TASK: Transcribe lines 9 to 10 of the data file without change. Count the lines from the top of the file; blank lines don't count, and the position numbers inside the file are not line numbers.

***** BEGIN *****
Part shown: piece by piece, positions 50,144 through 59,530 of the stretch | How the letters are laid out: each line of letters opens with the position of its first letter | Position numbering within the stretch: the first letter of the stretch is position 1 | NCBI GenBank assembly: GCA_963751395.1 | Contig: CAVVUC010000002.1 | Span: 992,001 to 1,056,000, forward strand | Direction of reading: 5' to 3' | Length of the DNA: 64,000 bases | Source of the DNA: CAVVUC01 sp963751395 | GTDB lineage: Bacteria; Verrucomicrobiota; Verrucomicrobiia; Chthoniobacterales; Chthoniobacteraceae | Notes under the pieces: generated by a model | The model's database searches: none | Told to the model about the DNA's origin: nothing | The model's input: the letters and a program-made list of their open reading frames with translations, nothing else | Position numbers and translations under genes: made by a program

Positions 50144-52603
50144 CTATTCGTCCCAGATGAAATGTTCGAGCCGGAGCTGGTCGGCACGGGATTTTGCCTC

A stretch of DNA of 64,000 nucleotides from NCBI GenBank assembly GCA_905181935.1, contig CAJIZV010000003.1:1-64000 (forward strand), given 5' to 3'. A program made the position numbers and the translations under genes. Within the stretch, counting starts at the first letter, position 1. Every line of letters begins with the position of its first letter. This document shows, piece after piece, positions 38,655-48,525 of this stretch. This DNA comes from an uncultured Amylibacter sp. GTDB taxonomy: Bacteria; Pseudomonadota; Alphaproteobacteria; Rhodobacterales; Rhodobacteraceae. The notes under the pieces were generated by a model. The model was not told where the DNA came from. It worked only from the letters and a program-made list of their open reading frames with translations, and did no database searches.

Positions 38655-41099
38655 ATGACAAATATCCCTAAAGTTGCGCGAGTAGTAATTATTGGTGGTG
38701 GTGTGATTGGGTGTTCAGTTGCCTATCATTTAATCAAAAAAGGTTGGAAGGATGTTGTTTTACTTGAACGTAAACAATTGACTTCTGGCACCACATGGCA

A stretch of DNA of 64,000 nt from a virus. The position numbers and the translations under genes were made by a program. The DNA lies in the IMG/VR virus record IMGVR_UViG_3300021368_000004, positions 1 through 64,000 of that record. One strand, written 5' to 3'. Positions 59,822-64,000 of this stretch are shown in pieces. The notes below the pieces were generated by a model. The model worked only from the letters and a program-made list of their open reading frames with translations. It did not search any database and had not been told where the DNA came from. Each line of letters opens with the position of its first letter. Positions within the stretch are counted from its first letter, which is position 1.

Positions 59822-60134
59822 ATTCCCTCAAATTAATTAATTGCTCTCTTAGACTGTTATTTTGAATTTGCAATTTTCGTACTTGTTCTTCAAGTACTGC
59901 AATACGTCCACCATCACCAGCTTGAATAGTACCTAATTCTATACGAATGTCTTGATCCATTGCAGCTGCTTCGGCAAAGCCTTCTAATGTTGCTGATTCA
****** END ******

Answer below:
Positions 59822-60134
59822 ATTCCCTCAAATTAATTAATTGCTCTCTTAGACTGTTATTTTGAATTTGCAATTTTCGTACTTGTTCTTCAAGTACTGC